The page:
· Each person’s contribution to the marriage, including both financial contributions as well as childcare, tending to the household, supporting the other party, and more;
· Custodial arrangements;
· The education, skills, employment prospects, and earning capacity of each spouse;
· Other sources of income, such as investments or insurance policies;
· Any other factor the court considers relevant for an equitable and fair determination.
As you can imagine, alimony requests are usually contested, so both spouses must argue their cases in court regarding the above factors. It is important to have an experienced family law attorney on your side to help handle alimony or any other matter that may arise during a divorce. If you are facing divorce in the Boca Raton or Ft. Lauderdale areas, call attorney Alan R. Burton today for help.

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The current alimony laws “on the books” in Florida have been under recent attack. Although major changes were approved by the legislative branch of the government last year, the Governor issued a veto at the “11th hour.”

You should expect to see a further attempt to pass some significant changes to the alimony laws this year as well.

Currently, there are four categories of alimony that an individual may be entitled to receive. None of the categories are mutually exclusive; a recipient may qualify for more than one type.

On short term marriages, those of which have a duration of less than 7 years, bridge-the-gap alimony may be appropriate. This type of alimony is to assist an individual with certain identifiable needs, and to assist one from making the transition from married life to single life. Bridge-the-gap alimony may not exceed a period of two (2) years, and is not modifiable once awarded.

Rehabilitative alimony may be awarded to an individual in order to give them the appropriate education or training to become self sufficient. The presentation of a specific plan of rehabilitation, along with the cost, is required.

Durational alimony is available to an individual who has been involved in a short term or moderate term marriage. A moderate term marriage is one of over 7 years, but less than seventeen (17) years. The length of the award of durational alimony cannot exceed the length of the marriage. The amount of the award is subject to modification, but the length of the award is not, subject to exceptional circumstances.

A long term marriage, one in which the duration is in excess of 17 years, entitles one to become a candidate for permanent alimony. The Court is required to make a finding that no other form of alimony is fair and equitable between the parties if it is the intention of the Court to make this type of award. Permanent alimony is subject to modification, and it terminates upon the death of the recipient or the payor.

When the issue of alimony is presented to a Court, the Court is required to examine several factors in determining the appropriate amount and type of support. THe court will examine the following factors:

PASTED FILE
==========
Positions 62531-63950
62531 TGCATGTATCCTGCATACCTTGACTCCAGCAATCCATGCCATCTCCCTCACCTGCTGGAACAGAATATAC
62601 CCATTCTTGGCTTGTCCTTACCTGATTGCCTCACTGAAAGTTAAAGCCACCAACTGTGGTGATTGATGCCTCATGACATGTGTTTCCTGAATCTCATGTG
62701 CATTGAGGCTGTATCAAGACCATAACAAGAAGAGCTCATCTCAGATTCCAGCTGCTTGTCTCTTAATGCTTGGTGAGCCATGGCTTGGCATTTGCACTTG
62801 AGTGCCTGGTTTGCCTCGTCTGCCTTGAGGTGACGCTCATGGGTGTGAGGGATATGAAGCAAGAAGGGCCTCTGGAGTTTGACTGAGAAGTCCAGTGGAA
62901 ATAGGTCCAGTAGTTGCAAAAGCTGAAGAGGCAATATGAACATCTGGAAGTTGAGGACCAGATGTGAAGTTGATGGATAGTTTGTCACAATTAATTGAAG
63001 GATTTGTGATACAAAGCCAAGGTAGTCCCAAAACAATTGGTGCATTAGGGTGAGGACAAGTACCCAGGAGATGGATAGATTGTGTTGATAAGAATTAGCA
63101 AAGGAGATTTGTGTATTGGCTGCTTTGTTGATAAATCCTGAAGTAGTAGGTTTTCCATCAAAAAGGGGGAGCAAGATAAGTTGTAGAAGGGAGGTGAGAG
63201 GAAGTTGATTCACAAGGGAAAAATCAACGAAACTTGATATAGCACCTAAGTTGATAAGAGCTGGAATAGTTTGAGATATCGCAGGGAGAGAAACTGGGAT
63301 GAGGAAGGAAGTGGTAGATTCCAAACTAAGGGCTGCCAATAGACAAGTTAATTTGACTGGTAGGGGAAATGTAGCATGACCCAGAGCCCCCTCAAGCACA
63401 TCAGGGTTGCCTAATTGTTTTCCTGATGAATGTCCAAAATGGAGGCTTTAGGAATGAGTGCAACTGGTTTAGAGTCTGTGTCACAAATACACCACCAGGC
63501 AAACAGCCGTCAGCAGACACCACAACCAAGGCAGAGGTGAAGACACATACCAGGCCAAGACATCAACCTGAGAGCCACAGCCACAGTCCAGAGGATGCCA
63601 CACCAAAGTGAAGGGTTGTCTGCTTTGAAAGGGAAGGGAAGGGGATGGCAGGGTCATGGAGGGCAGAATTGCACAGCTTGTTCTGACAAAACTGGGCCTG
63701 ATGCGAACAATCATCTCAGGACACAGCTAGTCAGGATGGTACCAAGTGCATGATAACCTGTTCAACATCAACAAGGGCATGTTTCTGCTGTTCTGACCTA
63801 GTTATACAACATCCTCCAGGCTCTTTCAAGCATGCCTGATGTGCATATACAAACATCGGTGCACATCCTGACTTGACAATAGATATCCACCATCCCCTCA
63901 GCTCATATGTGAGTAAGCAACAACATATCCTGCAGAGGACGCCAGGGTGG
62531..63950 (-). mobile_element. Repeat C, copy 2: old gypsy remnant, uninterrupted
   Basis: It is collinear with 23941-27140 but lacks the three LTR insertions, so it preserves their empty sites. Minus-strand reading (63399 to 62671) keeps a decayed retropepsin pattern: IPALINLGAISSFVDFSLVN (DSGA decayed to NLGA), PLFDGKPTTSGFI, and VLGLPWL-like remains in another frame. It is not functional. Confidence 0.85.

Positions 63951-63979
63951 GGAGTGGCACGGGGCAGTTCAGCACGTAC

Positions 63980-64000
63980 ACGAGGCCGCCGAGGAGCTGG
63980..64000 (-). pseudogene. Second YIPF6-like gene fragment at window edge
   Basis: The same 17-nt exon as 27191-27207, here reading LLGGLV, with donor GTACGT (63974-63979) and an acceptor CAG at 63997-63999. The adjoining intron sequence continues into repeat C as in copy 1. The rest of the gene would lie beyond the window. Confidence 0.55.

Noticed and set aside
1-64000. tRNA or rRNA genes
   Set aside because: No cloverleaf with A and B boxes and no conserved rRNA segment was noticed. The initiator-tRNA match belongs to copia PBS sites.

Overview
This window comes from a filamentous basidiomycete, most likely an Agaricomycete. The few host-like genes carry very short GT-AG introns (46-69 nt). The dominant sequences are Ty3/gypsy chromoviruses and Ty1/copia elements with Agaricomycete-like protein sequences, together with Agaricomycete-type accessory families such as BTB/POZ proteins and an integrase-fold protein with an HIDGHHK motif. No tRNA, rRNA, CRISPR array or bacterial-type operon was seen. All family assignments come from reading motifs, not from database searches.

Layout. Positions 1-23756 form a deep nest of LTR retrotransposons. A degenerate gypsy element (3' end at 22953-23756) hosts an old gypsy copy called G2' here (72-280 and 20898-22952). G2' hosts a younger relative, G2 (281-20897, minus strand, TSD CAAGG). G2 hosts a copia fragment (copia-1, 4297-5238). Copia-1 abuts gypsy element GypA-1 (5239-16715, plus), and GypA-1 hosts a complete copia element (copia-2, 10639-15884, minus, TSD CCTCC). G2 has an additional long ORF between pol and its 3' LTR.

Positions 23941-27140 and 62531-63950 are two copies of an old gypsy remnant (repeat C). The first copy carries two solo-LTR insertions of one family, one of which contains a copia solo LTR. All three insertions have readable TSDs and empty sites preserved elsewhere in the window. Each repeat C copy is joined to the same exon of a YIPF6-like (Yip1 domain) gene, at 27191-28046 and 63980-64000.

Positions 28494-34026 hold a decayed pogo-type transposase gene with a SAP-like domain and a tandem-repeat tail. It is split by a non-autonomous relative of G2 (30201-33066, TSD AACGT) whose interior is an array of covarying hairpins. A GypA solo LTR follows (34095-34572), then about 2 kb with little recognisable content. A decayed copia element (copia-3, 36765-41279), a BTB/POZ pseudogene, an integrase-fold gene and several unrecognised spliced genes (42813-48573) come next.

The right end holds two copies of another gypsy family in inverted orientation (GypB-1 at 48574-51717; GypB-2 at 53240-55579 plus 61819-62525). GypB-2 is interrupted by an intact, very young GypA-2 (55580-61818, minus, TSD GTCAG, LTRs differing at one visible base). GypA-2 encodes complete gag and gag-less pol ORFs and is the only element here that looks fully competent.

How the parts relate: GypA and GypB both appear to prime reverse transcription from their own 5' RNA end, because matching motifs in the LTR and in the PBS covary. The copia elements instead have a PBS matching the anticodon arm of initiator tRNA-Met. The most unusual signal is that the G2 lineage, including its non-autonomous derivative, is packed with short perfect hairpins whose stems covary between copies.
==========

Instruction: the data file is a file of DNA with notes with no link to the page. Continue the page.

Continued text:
1. Standard of living of the parties.
2. Duration of the marriage.
3. Age of each of the parties, along with the emotional and physical health of each
4. Financial resources available to both parties
5. Education of each of the parties; vocational skills, earning capacities
6. Contribution to the marriage, including services rendered for homemaking and
raising children, and assisting the other in building their career.
7. Tax treatment of any alimony awarded, such as whether it will be taxable to the recipient or not.
8. Income from any sources available to each party
9. Responsibilities for minor children after the divorce
10. Any other factor necessary to do justice between the parties
If you wish to examine the alimony statute in Florida in more detail, you can find it under Florida Statute 61.08.

More detailed information, specific to your individual situation, can also be obtained by calling me directly at 954-229-1660. I will be more than happy to discuss your case with you, free of charge.

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Why is a prenuptial agreement important and what purpose does it serve? A prenuptial agreement is a contract between two adults, and it can cover a myriad of issues, limited only by the imagination of the contracting parties.
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A prenuptial agreement most definitely, and frequently will, alter the rights of the parties should a divorce subsequently occur. Many agreements provide for the complete waiver and relinquishment of alimony and other support obligations from one party to the other. However, under Florida law, a waiver of temporary alimony under an agreement is unenforceable. You may wish to confer and consult with an experienced divorce attorney regarding this, as well as any other aspects of a prenuptial agreement.